It's Spring Break at NYU, which for professors, is not a break. I have been marking midterms for my business analytics class. Since I like to set open-ended questions (are there anything else in statistics?), I get a variety of answers. One of the questions helps clarify what I mean by **numbersense**.

The question asks students to comment on the distribution of a variable (median income) in a dataset of customers. Every student should know how to generate a histogram and a boxplot, plus summary statistics and percentiles for this data. The figure below shows what each student was looking at. Before you read further, think about what features of this distribution attract your attention.

The responses I received fell into several categories. Let me list them out:

- The mean is $40,369 and the median is $43,174. Most of the customers have median income between $26,083 and $56,897.
- The mean is $40,369 and the median is $43,174. Most of the customers have median income between $26,083 and $56,897. There is a large range of incomes from $0 to $200,001, with a lot of high outliers.
- The median is $43,174 about the same as the mean. Most of the customers have median income between $26,083 and $56,897. There are a lot of high outliers. Almost a quarter of the sample has $0. Based on the age distribution (skewing older people), I think these may be retirees.
- The median is $43,174 about the same as the mean. Most of the customers have median income between $26,083 and $56,897. There are a lot of high outliers. There appears to be two types of customers, those with zero income and those with a standard distribution. Some of the entries with zero income may have been missing values coded as zeroes, because they correlate with unknowns or zeroes in other variables.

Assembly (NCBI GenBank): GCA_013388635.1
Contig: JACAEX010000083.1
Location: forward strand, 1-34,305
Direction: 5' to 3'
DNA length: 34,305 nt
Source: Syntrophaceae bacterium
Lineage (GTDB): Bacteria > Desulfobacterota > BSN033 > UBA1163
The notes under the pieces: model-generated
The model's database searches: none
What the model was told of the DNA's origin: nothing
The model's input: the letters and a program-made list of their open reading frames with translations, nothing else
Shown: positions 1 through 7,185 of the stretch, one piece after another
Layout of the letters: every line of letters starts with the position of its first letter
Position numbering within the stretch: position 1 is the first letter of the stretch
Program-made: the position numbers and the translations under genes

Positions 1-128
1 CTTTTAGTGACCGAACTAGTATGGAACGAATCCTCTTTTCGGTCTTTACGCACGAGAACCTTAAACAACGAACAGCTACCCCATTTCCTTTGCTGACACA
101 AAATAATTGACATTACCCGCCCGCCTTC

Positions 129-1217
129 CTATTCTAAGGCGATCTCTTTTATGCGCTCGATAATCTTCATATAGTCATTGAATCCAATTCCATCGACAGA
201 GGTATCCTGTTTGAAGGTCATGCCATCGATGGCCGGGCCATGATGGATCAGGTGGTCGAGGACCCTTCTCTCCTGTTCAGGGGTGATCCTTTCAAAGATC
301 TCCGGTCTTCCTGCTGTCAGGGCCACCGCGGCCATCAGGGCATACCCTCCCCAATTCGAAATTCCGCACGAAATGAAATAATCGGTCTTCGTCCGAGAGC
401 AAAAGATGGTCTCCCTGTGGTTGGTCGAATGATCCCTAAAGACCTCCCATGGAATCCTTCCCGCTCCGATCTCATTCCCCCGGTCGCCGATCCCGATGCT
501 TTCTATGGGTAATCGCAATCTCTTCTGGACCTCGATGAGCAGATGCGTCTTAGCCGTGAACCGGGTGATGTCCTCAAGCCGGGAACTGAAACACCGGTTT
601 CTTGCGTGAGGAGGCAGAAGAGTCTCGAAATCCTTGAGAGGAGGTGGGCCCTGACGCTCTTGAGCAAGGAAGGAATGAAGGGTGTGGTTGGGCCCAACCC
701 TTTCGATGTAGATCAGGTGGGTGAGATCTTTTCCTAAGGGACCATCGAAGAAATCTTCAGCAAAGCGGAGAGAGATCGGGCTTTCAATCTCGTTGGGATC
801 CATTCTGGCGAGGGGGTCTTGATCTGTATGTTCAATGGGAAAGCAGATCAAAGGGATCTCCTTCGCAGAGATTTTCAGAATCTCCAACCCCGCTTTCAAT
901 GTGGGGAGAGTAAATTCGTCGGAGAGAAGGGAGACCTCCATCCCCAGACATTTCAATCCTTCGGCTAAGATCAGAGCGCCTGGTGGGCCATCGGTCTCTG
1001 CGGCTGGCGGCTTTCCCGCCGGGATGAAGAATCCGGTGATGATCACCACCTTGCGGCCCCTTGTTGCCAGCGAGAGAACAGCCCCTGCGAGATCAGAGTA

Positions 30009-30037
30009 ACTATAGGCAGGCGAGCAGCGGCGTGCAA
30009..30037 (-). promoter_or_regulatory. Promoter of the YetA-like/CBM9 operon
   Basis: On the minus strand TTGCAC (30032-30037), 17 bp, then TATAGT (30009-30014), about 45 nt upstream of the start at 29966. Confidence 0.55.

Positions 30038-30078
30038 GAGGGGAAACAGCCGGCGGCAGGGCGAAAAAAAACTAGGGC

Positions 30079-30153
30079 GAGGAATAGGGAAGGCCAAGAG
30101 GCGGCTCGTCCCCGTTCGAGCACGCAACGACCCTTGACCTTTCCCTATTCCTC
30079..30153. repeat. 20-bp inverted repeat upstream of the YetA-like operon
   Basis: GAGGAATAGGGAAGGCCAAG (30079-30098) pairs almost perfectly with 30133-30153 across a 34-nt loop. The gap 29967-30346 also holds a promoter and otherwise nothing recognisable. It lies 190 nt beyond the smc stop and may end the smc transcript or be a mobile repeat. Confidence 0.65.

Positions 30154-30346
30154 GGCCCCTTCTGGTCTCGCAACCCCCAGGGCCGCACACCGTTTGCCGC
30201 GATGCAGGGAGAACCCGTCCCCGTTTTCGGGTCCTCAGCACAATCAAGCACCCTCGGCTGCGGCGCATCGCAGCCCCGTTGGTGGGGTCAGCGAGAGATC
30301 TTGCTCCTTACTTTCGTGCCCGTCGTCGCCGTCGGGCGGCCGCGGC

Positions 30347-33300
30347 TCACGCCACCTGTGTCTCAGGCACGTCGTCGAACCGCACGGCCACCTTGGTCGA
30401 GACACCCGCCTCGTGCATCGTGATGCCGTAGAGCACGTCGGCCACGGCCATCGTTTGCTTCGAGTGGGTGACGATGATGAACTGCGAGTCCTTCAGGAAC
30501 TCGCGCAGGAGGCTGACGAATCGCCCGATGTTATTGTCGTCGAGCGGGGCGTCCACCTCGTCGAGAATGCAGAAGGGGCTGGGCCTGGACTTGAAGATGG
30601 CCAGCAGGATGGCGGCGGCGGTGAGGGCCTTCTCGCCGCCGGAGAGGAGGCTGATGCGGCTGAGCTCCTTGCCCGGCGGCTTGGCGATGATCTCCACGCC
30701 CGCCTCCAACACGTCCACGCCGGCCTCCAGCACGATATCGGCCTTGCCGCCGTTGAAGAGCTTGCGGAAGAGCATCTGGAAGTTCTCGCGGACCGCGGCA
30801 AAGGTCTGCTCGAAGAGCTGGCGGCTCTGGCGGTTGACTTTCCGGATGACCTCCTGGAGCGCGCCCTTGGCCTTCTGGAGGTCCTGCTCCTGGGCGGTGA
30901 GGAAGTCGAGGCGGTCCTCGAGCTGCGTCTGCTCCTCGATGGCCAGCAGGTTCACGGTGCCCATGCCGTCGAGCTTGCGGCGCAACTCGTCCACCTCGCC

- The median is $43,174 about the same as the mean. Most of the customers have median income between $26,083 and $56,897. There are a lot of high outliers. There appears to be two types of customers, those with zero income and those with a standard distribution. Since the data are not collected at the individual level but at the Zip+9 level, meaning it measures the median income of the residential blocks around each customer, $0 surely does not mean zero. The zero-income segment has average values of other variables not too different from the positive-income segment and so most likely, zero means unknown.

These answers are ordered from demonstrating least numbersense to most. Response types #1 and #2 make no mention of the spike of zeroes despite the strong hint in the question: "Give plausible explanations for any parts of the distribution that is not smooth". Response #2 notices but is not bothered enough to explain it.

Responses #3-#5 all attempt to explain the observed anomaly. Response #3 has a good theory ("retirees") but somehow looks past the fact that the zero-income segment spans a wide age range. (The highlighted parts of the histogram below are the zero-income customers.)

In fact, this chart was used by several to prove that retirees accounted for the zero-income segment. This is a "strong priors" problem: it's all too easy to take weak evidence in the face of a strong theory.

One student divided the customers into zero-income versus not. This allows us to examine the distribution of other variables. For example, the median home value of those with "zero income" is almost the same as those with positive income.

***

Think about the people you hire to do analytics. While any of the answers above are acceptable, if you find someone who can give you Response #3-#5, you are in much better shape. That's what I mean by hiring for **numbersense**.

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